Fernandez-Alvarado: The straining relationship between minorities and journalists
It is no secret that there are DACA students currently attending the University of Oregon, and that’s the story to write about. This past year, DACA has been at risk of termination by the Trump administration and has regularly been in the news. So to be in close proximity to this community and not attempt to get a story would be a journalistic sin.
In the UO School of Journalism & Communications (SOJC), we are taught to be persistent, to go into offices, call a dozen times and force our way to get that interview. We are conditioned to chase the story. What the SOJC doesn’t tell us is that this is a good strategy to get the attention of CEOs, politicians and people in power. This isn’t how you get communities to tell you stories. Marginalized student organizations such as MEChA, MUXERES or NASU aren’t people in power, so using these tactics as a form of reporting feels more like harassment than good journalism.
According to the Atlantic, there is a distinguished connection between the lack of diversity in newsrooms and the diversity of stories that are being reported. Minorities make up over 40 percent of the US population, but a 2017 study by the American Society of News Editors showed that minorities made up only 16.55 percent of employees reported by participating newsrooms. This lack of diversity not only hurts the newsrooms ability to report on marginalized communities, but also the accessibility for said communities when they want to share their stories. If they do not see themselves represented in newsrooms they may feel that it doesn’t matter if their stories get heard.
Since the 2016 presidential election, SOJC students have been coming into the MEChA office on an almost weekly basis asking for information on DACA membership, according to interior director of MEChA Andrea Castillo. Due to privacy, MEChA refuses to give out any information regarding DACA members.
Castillo said it creates an uncomfortable and unsafe environment for many MEChA members, and it was only heightened this past term. Recently, a journalism instructor allegedly gave students an assignment that required them to interview a DACA recipient. MEChA received emails asking for information on these students, Castillo said.
Although Castillo understands the need to chase the story, assignments such as these make way for giving into stereotypes.
“[Journalism] students are coming to MEChA because there is a stereotype that DACA [recipients] are Mexican. There is a multitude of problems with just that sentence [in] particular. There are so many more [ethnic] background[s] of students that receive DACA and there are so many other kinds of immigrant people who aren’t Mexican.”
This incident, although cringeworthy, has shined light on the crumpling relationship that runs between student of color organizations and journalism students.
July Ramirez, internal director of UO Muxeres, said that her organization also received these emails from journalism students. She stated that whether or not there are DACA students in Muxeres, they are not at liberty to share that information.
According to July, there is unease when talking to journalism students because there is no trust built with the reporter and much less between news outlets and marginalized people.
“When it comes to interviews from white people, what I see a lot of the time is assumptions and that becomes a little tokenizing. I feel like I have to be a little bit more on guard and I have to explain interactions that I wouldn’t normally think to explain to a POC journalism student.”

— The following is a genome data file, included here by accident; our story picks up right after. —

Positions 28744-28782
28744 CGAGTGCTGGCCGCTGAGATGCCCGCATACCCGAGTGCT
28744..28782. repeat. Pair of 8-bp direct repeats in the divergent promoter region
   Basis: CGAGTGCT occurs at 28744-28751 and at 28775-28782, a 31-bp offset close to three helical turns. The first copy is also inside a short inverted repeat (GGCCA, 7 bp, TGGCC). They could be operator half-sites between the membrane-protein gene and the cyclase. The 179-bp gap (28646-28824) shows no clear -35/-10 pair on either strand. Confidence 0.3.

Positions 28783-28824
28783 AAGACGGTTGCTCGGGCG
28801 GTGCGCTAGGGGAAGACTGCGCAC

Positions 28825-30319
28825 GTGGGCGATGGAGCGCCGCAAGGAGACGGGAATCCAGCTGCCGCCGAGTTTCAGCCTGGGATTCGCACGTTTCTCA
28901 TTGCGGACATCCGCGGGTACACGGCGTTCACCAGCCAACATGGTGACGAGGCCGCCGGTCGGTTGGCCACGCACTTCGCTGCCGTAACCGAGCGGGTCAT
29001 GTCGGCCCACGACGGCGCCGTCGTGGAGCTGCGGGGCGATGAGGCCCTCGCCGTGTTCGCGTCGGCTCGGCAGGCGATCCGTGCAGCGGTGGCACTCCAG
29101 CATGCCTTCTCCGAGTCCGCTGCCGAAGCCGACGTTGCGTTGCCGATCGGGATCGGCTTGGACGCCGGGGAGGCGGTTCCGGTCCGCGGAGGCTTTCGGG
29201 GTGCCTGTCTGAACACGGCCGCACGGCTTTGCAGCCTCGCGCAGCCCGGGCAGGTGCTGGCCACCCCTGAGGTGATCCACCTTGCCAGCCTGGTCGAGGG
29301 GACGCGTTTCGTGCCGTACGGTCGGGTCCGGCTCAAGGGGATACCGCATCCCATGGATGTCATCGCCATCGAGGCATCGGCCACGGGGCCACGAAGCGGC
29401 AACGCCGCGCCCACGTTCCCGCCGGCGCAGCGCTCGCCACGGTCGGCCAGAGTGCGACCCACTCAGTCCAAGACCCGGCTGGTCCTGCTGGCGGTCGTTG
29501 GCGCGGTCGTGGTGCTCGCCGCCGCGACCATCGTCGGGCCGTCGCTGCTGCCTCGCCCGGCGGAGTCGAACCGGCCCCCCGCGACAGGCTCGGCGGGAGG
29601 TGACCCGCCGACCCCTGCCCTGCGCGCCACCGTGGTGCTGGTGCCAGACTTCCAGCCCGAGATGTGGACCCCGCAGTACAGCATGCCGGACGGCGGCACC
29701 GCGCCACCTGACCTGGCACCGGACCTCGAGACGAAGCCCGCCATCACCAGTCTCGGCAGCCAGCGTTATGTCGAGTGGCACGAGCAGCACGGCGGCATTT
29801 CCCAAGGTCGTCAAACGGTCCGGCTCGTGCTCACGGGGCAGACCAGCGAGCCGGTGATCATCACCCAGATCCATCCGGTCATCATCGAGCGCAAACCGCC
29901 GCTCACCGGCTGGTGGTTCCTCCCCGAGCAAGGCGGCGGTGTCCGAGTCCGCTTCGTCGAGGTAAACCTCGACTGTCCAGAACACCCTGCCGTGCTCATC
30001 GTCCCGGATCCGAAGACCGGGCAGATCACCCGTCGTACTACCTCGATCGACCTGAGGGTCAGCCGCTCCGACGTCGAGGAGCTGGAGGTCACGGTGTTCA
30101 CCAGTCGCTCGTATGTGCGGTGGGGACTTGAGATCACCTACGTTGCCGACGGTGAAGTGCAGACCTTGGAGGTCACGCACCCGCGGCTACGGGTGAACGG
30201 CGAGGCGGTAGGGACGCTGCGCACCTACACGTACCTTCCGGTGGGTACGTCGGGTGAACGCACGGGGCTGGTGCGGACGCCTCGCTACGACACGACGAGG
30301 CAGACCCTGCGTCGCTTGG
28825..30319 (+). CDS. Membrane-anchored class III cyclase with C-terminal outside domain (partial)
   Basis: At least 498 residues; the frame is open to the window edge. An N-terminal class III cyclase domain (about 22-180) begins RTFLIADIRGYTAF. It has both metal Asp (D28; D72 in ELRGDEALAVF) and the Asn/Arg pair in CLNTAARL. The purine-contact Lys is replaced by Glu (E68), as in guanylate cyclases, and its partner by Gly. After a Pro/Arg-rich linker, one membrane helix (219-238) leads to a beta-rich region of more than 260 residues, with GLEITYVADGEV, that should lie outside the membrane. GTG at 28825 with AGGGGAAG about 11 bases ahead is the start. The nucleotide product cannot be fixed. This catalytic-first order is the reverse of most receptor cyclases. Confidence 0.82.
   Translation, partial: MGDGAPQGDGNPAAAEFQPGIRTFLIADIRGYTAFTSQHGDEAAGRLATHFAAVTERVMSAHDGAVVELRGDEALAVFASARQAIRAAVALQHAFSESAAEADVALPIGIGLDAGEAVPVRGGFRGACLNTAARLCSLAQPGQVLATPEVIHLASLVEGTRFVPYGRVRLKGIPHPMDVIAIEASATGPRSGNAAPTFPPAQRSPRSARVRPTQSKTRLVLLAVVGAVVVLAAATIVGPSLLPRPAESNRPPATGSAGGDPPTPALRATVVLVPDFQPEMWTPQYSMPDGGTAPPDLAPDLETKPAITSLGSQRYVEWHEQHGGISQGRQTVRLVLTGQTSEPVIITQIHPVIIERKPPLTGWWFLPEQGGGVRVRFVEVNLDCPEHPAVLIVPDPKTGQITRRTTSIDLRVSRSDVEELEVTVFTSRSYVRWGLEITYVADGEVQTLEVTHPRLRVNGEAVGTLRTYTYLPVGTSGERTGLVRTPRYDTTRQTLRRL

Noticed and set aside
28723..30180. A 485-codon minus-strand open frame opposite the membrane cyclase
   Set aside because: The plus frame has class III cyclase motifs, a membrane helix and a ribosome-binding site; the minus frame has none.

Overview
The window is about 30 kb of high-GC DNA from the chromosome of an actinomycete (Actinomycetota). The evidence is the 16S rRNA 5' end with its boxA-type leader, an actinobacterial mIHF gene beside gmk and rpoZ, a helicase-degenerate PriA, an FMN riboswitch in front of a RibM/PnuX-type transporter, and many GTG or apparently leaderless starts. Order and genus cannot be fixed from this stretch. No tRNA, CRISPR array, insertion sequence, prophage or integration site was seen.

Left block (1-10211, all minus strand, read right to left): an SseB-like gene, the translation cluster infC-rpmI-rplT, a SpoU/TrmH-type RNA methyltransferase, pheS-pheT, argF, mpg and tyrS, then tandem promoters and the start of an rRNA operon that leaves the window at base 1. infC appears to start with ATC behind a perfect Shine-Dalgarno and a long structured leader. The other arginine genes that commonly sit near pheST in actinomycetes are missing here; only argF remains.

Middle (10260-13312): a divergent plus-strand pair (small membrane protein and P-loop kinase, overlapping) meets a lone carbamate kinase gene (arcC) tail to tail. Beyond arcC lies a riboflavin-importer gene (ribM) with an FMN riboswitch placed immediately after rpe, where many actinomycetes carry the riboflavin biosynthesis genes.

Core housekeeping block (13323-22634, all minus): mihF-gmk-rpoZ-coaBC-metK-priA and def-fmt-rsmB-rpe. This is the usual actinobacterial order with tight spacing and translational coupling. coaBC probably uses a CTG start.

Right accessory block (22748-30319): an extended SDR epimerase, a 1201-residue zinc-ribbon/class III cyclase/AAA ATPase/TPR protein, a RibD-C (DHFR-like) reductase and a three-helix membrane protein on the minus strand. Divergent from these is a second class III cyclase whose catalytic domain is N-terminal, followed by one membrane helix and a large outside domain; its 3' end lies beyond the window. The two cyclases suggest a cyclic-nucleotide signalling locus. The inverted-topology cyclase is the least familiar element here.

For July, the lack of diversity of the journalism students brings feelings of discomfort when discussing her experiences as a person of color.
Castillo said that she doesn’t know when the rocky relationship between journalism students and MEChA began, but it has only gotten worse since the election. Concerns about tokenism and journalism students’ intentions are often a reason why MEChA holds back from talking to them.
“When someone outside your community comes in and tries to talk to you about how it is to live your life, it’s very unsettling. Because there has to be a [difference] between coming in and exposing a minority community for their culture and… really understand[ing] what it is to live in it. There’s a stigma that journalists are only in it for the story and not for the understanding. Like what is the real purpose behind this interview and what is the information being used for?”
Senior journalism instructor Lisa Heyamoto says that the SOJC is a leader in community engagement and strategic planning journalism, but she acknowledges the issues that arise with new journalists when they are trying to cover communities they are unfamiliar with.
“One of the things that our students are doing is building empathy, but it’s so hard to understand how that particular feeling is and how very vulnerable people feel. I think it’s just really RIPE for missteps. What I would tell students who are interested in doing those stories is check your motivation. Make sure that you are coming at this from a very respectful empathic space. Remind yourself constantly that you as a journalist have a lot of power in this situation and (when) talking to someone who is feeling maybe powerless you can never ever forget that sort of the dynamic.”
The lack of diversity, community building and understanding of privilege are factors of rocky relationships these organizations have with journalism students, according to Castillo and Ramirez
As journalists, we need to learn to step back at times and allow the people to lead. If we force our ways into spaces and to stories, then the stories that need to be heard won’t be. And that won’t be on our readers, it will be on us.